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  1. Ben Stenson, Associate Editor

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Optimising blood volume at birth in preterm infants

The effect of the timing of cord clamping on blood volume in preterm infants is discussed in two papers a letter and an accompanying perspective in this issue. After at least 10 small randomised controlled trials the short-term haemodynamic effects of delayed cord clamping are established, but it has not become routine practice. The wording suggests that the delay is an intervention when of course it is the early clamping that is the intervention that requires justification. Concerns about the need for immediate resuscitation/stabilisation have excluded some of the more vulnerable infants from study. There is a paucity of data describing the most immature infants and a lack of long-term follow up to establish any permanent benefits. Reynolds calls for a large definitive trial which focuses on longer-term outcome. Delayed clamping would certainly have the potential to affect the outcomes of a lot of infants worldwide at virtually no cost if proven to influence long-term outcome. The study of cord milking by Hosoni et al offers the possibility of enhanced blood volume even when resuscitation is considered so urgent as to make caregivers unwilling to delay cord clamping.

See pages F2, F14 and F77

Echocardiographic assessment of systemic blood flow

Although we measure blood pressure in sick infants and treat low blood pressure on the assumption that this will improve organ blood flow and clinical outcome, the relationship between blood pressure and flow is complex. Increased resistance to flow can result in low flow even in the presence of high pressure. As Groves et al point out, we readily accept this as common sense when applied to the pulmonary circulation in the case of persistent pulmonary hypertension of the newborn but pay less attention to the distinction in the case of the systemic circulation. Systemic blood flow, as measured by flow in the superior vena cava, has been proposed as an alternative measure to blood pressure in the assessment of the systemic circulatory state. Two studies by Groves et al provide useful information for those attempting to make use of these measurements in the clinical setting. In the first study they measured the repeatability of measurements of SVC flow made on the same babies within and between observers. Repeated measurements by a single observer showed similar reproducibility to other haemodynamic assessments made using ultrasound, but the difference between measurements obtained by two observers was too large for reliable interpretation. In their second study the same authors made four measurements of arterial blood pressure and systemic blood flow in the first 48 hours of life in a population of preterm infants who had invasive arterial blood pressure monitoring. There was no evidence of a positive relationship between blood pressure and systemic blood flow throughout the 48 hours. In the first few hours of life, the relationship between blood pressure and blood flow was weakly but significantly inverse.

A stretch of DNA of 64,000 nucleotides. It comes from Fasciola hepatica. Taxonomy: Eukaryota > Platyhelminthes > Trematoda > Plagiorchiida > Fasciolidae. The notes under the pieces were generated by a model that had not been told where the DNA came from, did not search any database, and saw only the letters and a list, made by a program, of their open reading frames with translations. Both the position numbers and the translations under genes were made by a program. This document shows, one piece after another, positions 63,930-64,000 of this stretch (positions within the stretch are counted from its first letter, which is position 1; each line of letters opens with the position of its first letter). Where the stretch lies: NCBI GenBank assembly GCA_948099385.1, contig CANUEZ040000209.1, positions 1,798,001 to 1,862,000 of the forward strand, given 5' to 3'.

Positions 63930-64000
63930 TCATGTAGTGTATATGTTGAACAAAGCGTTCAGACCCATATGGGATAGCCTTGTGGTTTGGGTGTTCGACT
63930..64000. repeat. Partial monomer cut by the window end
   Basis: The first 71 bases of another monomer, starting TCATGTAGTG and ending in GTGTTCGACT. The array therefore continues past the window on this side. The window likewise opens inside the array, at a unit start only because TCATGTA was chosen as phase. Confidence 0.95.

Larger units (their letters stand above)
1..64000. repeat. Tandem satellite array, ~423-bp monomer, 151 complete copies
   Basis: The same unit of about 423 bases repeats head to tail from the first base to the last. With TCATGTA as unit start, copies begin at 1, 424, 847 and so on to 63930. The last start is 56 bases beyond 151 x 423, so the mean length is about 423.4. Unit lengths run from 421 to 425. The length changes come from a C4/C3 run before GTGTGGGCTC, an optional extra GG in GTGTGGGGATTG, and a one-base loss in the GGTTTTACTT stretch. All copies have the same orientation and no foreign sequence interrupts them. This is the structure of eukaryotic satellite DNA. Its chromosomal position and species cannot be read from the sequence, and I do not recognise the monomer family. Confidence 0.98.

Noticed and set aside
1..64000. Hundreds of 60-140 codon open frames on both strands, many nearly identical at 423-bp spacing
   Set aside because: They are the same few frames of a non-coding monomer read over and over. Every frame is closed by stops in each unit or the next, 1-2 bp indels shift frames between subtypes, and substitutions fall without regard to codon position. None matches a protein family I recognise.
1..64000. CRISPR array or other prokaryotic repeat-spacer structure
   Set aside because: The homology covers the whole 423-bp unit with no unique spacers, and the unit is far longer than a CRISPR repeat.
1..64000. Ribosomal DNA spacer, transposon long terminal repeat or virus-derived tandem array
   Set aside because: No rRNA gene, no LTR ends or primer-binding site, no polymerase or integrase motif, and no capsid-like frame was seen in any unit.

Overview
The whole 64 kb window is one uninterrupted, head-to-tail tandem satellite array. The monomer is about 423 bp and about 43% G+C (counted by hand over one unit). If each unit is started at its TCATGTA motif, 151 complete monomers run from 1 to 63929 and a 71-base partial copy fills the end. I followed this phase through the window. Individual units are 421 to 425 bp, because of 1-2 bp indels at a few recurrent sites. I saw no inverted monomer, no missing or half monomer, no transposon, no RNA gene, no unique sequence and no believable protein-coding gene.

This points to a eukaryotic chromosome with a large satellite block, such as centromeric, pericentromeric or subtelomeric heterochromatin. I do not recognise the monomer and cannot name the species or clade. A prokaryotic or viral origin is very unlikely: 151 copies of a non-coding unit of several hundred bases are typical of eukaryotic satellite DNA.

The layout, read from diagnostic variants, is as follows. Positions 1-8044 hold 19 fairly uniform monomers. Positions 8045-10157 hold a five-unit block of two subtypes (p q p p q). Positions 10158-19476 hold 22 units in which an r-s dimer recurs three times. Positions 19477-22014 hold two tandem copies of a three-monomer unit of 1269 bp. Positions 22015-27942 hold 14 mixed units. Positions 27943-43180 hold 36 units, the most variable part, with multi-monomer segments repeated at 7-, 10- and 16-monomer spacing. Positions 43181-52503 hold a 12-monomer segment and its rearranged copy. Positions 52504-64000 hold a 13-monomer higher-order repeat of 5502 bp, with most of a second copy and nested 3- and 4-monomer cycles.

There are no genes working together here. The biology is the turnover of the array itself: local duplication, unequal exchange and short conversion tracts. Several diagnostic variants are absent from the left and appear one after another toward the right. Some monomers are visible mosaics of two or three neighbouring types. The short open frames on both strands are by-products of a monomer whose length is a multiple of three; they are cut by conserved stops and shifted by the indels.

See pages F24 and F29

Volume targeted ventilation

Increasingly, neonatal ventilators offer the option of incorporating volume measurements into the control of ventilation. There are substantial differences between devices in how this is achieved and this means that the approaches should not be used interchangeably. The concept is based on sound evidence regarding mechanisms of ventilator induced lung injury and is supported by small clinical studies. In this issue McCallion et al demonstrate that in a group of preterm infants the use of volume guarantee was associated with a 4cm H2O reduction in peak inflation pressure during triggered inflations. Grover and Field provide an overview of the published evidence describing volume targeted ventilation and, whilst cautiously enthusiastic, they remind us that similar enthusiasm followed the introduction of triggered modes and high frequency oscillation and yet larger trials have not demonstrated improvements in mortality, chronic lung disease or neurodevelopmental outcome with those therapies. To inform practice a large multicentre trial that demonstrates whether the promise of these smaller studies from single centres can be reproduced more widely is required.

See pages F7 and F36

Timing of diagnosis of life potentially life-threatening congenital heart disease

Wren and colleagues reviewed data from the Northern Regional Cardiology Database over a 20-year period 1985–2004. This includes information on all liveborn infants who are diagnosed as having cardiovascular malformation and covers a region with 35 000 births per year. Potentially life-threatening lesions were identified in 669 infants. Diagnosis was made in living infants after discharge from hospital in 25% of cases and after death in 5%. The proportion of cases going home undiagnosed remained around 25% over time. The most likely malformations to remain undiagnosed at discharge were coarctation of the aorta, interruption of the aortic arch, aortic valve stenosis and total anomalous venous connection.

See pages F33

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